School of Psychology
McElwain Building, Level 3
University of Queensland
St Lucia, QLD 4072
B.S., University of Iowa. M.A., Ph.D., University of Southern California
Eric J. Vanman is a Senior Lecturer in the School of Psychology at the University of Queensland Australia. After receiving his Ph.D. in social psychology from the University of Southern California in 1994, he was a post-doctoral fellow in cognitive and behavioral neuroscience at USC and then spent a year as a research scientist at Texas A&M University. He was then a lecturer at Emory University until his appointment as an Assistant Professor at Georgia State University in 2000. He left Georgia State in 2007 as an Associate Professor to take up his current position. His research interests include the social neuroscience of emotion and intergroup prejudice, and his studies have incorporated several kinds of psychophysiological and neuroimaging methods.
Dr. Vanman is perhaps best known for his research on racial prejudice, in which participants’ facial EMG activity (i.e., activation of frowning and smiling muscles, in the absence of detectable facial displays of emotion) has been found to be related to prejudice and discriminatory behavior. His work on unconscious bias displayed via psychophysiological measures was among a few early studies that laid the groundwork for research on implicit measures that has dominated this research area for the last decade.
Associate Editor, Biological Psychology
Associate Editor, Cognition and Emotion
Editorial Board, Social Neuroscience
Co-chair, Education & Training Committee, Society for Social Neuroscience
Note: Coordinator roles prior to 2009 and tutor roles prior to 2006 are not included.
I will be supervising at least four honours students in 2017.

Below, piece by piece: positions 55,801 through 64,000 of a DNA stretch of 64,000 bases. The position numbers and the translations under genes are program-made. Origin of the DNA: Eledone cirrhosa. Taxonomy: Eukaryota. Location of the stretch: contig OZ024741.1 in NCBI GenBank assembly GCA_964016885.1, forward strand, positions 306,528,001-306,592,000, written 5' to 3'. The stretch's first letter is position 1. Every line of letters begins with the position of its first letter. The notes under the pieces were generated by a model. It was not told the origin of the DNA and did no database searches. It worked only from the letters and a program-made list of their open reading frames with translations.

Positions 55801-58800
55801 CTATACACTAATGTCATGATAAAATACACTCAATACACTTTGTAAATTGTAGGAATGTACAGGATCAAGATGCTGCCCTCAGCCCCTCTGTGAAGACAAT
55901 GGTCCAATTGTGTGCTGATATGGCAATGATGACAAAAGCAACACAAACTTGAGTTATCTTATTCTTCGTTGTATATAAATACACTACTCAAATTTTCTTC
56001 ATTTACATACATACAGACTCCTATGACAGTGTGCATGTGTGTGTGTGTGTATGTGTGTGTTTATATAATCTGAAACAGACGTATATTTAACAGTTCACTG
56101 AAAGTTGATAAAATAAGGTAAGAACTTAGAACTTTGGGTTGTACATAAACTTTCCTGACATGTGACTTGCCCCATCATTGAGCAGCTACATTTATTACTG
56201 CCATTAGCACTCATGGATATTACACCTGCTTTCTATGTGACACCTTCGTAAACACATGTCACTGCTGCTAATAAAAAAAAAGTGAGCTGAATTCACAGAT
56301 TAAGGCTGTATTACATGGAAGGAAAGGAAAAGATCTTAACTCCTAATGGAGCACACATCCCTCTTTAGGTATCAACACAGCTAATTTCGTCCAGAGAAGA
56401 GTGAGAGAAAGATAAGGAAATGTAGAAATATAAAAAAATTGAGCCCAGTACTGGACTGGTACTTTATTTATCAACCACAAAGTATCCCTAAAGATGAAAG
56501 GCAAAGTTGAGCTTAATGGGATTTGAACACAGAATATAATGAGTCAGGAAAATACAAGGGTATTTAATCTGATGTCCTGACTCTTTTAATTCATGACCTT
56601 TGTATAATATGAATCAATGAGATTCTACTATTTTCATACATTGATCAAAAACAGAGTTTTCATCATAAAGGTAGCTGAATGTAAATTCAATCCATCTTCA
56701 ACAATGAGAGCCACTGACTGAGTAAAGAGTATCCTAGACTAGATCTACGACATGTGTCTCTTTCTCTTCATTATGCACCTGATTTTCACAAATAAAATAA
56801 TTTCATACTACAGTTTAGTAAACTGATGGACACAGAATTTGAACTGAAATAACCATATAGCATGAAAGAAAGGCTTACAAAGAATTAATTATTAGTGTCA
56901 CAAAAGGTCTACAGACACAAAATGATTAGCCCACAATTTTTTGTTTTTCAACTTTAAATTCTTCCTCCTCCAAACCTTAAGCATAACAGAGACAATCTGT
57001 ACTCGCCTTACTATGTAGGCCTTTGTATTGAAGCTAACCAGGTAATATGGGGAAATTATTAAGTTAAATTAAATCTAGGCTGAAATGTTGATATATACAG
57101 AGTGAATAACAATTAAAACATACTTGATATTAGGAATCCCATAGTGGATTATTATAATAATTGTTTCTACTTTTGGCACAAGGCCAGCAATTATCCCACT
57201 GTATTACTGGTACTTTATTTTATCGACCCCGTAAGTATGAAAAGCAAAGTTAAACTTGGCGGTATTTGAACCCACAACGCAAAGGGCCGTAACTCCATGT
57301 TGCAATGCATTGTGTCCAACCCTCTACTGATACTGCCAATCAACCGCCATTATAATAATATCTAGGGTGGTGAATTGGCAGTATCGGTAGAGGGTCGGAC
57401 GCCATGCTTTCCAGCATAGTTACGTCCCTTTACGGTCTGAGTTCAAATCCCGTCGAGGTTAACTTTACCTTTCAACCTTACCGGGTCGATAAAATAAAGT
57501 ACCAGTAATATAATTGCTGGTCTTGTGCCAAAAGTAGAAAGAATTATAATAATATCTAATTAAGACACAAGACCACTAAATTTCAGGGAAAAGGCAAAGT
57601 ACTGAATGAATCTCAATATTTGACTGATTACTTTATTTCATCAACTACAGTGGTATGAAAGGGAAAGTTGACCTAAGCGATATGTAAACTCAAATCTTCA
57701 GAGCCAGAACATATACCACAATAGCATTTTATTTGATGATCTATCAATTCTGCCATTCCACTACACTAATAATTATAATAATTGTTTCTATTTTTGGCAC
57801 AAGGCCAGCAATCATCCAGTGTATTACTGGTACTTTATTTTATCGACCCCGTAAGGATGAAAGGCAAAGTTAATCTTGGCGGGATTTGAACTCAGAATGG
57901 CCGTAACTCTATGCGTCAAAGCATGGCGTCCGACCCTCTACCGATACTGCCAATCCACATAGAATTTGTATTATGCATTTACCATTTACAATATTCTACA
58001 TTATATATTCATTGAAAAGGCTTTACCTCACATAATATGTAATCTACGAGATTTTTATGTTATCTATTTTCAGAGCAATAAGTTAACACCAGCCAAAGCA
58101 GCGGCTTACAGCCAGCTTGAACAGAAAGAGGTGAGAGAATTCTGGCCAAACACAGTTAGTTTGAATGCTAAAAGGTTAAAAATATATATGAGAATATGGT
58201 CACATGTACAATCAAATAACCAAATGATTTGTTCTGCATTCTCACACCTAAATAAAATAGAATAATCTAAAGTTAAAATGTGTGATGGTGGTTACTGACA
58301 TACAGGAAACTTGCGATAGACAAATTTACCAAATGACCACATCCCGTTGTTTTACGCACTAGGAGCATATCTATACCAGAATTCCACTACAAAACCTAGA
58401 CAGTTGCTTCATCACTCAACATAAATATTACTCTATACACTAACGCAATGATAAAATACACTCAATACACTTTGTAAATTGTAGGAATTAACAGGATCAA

In the UQ Social Neuroscience Lab, we use various psychophysiological measures to examine emotional and cognitive processes involved in social interactions. Although informed by recent findings in neuroimaging, honours projects are typically done without people being put into a fMRI scanner. To heighten experimental realism, the laboratory has available interactive software programs so that participants become highly involved in the experimental procedures. Recent studies conducted by students in the lab have examined the effects of being the source or target of ostracism, implicit prejudice and discrimination, trust and motor mimicry, event-related potentials and guilt, and Facebook use. Honours students are required to attend weekly lab meetings with my PhD students and other research assistants, in addition to having individual supervision appointments.
In 2017, my honours students will be focusing on the situational factors that cause us to have more or less empathy for another person. These factors might include the facial expression of the other person, their age or race, how trustworthy they appear, their "story", etc. Each thesis project will involve learning how to record facial EMG (muscle activity from the face) and possibly other physiological measures. All projects will be "pre-registered" at the Open Science Framework site.
What about my honours supervision style? I realise that most new honours students are undertaking their first big research project, so early on I try to help them develop a realistic time schedule with a set of goals that we assess at our weekly individual meetings. Once data collection has begun, we meet individually less often, and but start to meet more often again when it's time to analyse the data. By the end of the year, I hope that my students feel that they can work more independently. I also like to improve students' writing skills whenever possible, so some of our lab meetings will cover those skills as well. To this end, each student will receive their own copy of the APA publication manual!
Please be sure to contact me if you have any questions. Unfortunately, I will miss the meet & greet session in January, but will be back in the country and free to meet with you on the afternoon of the 27th.
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